Recently, it has become the norm for Nigerian music superstars to post a picture of their song or album topping the Apple Music charts. The top spot has become a bragging right and is sought by everyone because it represents an artist’s popularity and acceptance in the market. Zlatan Ibile, a Nigerian hip-hop artist, recently likened the chart to “a report card for Nigerian musicians”, but the data from just Apple Music does not always paint the complete picture (Apple Music accounts for only 15% of the global music streaming market and had only 140,000 Nigerian subscribers in Nigeria in 2020).
With other sources such as Spotify, Youtube, radio airplay, Audiomack, and Boomplay not in the picture, the full acceptance of an artist’s music cannot be determined. This is the problem that TurnTable Charts, a Nigerian music chart company, is trying to solve.
Why are music charts necessary?
In a world with endless choices, especially in music, a chart can indicate to the average music consumer what type of song they should listen to. A casual listener will likely look for the hottest track when they want to consume music, which can help with an artist’s discovery.
Matt McNeal, the vice president of A&R for Warner Records, put it this way: “For a younger artiste who’s developing, it can be career-changing to get on the chart early on.” Joey Akan, a Nigerian music journalist, shares the same opinion. He told TechCabal, “If you chart well, it means you have many more people streaming your music, which means your music is good in the country.”
For Ayomide Oriowo, the co-founder and CEO of TurnTable, the company fills a void in the Nigerian music scene by “studying consumer behaviour, being able to identify changes over time, and determining what is popular at every period”.
Oriowo added that TurnTable solves two significant problems: misinformation and the need for a credible music chart. “There’s a lot of misinformation within Nigerian music; there are many things that people do not have credible data to verify. Also, no standard music market worldwide doesn’t have music charts.”
Akan shared that data from music charts can help drive investment into the Nigerian music industry. “Financial analysts need the data to create papers about the industry and know the level of investment that can come in,” he said. For example, Mavin Records raised an undisclosed “multimillion-dollar” investment from Kupanda Holdings in 2019. “If you talk to them [Mavin Records], they will tell you they need to measure the music and be able to know what is valuable,” Akan added.
Music charts can also help reduce the profligacy of pirated music by affecting consumer behaviour. Oriowo told TechCabal that music charts “allow people that listen to music illegally to know that if they want to contribute to the success of their favourite artistes, they need to switch to a streaming platform that can account towards what TurnTable does.”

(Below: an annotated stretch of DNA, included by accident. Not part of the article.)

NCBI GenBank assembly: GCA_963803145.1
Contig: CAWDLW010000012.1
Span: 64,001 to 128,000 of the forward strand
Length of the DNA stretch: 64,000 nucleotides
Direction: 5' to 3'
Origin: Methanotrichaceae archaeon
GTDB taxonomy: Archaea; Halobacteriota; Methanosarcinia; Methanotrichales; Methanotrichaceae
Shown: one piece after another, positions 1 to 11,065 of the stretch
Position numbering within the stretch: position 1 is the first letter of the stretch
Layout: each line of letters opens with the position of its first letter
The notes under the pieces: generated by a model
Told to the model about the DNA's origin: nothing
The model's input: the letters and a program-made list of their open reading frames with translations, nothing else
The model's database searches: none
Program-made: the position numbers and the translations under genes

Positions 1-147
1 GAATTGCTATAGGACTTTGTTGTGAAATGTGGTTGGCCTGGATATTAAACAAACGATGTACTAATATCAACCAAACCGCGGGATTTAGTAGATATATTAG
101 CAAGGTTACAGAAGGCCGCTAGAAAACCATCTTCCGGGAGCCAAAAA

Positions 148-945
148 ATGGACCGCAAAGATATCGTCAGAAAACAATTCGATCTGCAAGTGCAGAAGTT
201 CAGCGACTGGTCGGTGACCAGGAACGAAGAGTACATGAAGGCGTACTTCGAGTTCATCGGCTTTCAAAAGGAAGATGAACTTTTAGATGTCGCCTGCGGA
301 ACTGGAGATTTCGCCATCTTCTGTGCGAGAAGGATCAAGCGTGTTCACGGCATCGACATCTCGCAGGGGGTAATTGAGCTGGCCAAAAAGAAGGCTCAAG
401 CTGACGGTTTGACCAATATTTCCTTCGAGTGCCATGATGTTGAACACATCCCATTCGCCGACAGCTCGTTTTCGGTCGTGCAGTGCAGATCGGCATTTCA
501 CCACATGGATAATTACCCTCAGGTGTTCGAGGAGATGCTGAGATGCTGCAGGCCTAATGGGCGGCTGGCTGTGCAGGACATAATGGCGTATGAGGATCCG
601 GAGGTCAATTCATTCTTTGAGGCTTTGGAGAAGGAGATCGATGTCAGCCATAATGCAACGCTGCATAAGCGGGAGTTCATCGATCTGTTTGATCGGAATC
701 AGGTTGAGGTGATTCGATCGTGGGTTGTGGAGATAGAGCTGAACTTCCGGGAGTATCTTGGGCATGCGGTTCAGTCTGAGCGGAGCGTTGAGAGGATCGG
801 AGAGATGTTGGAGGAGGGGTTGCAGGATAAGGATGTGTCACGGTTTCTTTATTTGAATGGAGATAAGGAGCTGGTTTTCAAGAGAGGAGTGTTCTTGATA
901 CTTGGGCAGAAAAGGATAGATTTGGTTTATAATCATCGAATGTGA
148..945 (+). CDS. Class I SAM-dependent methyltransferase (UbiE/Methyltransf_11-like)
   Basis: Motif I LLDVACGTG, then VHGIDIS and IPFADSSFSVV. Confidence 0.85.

How does TurnTable get its data?
According to Adegoke Similoluwa, the CTO of TurnTable, the company gets its data from multiple sources through partnerships. “The radio and television data is obtained through collaboration with Radiomonitor. We also have a partnership with Audiomack and Boomplay for their data. In addition, YouTube and Spotify data is directly from the website, while Apple Music data is from label and distributor reports,” he told TechCabal.
Oriowo told TechCabal that TurnTable was able to get all these partnerships because of the value proposition that the company offers. “I think it’s just a matter of seeing what we had done with what we had and realising that they should be a part of what we are building. They saw the potential. Most times, when we meet with anyone, they say they have seen our work, loved the idea, and wanted to be part of it,” he said.
He added that TurnTable does not account for metrics that typically go into other music charts, like physical sales and digital downloads. “Because of the absence of many things in the Nigerian music industry, it means that, for now, we can only account for streaming and airplay,” he said.
What type of impact do streaming farms have on chart data?
Almost everyone who follows music in Nigeria has probably heard of streaming farms. Last year, BNXN, a Nigerian artiste, tweeted, “There are streaming farms in Nigeria now. A room where your label bosses pay money to get your songs up by automation, no real fans, no real people, just a facade. Y’all make the people who really work for this bleed, and your day is coming.” His tweet was part of a series aimed at Ruger, another Nigerian artiste.
Streaming farms are a network of devices engineered to inflate streams or add a lot of fake listens to a song. Engineered listening is not new in the music industry; before streaming platforms became the norm, artists and labels gave DJs and radio stations a secret or indirect payment for promoting a particular record, called Payola.
Akan told TechCabal that streaming farms harm everyone in the music industry. “When I want to draw my inferences from the markets, and I open these spaces where I’m supposed to find basic data that I’m supposed to use to educate or consult for brands about the direction the industry is headed or how the brands can engage with the industry and who they should engage with—if I have straight-up lies in front of me—that ruins the entire space. It’s happened a lot. This is such a big problem that it has skewed all our charting numbers. Everything is all fugazi [fake].”
Oriowo told TechCabal that TurnTable has no power over streaming farms. “The places where people stream are the places with the issues, not the places collecting the data after the fact. So combating stream farming rests solely on the shoulders of digital streaming platforms (DSPs). The only thing we can do is work with the DSPS and ensure that the data we get from them is the real one, not one that has been doctored.”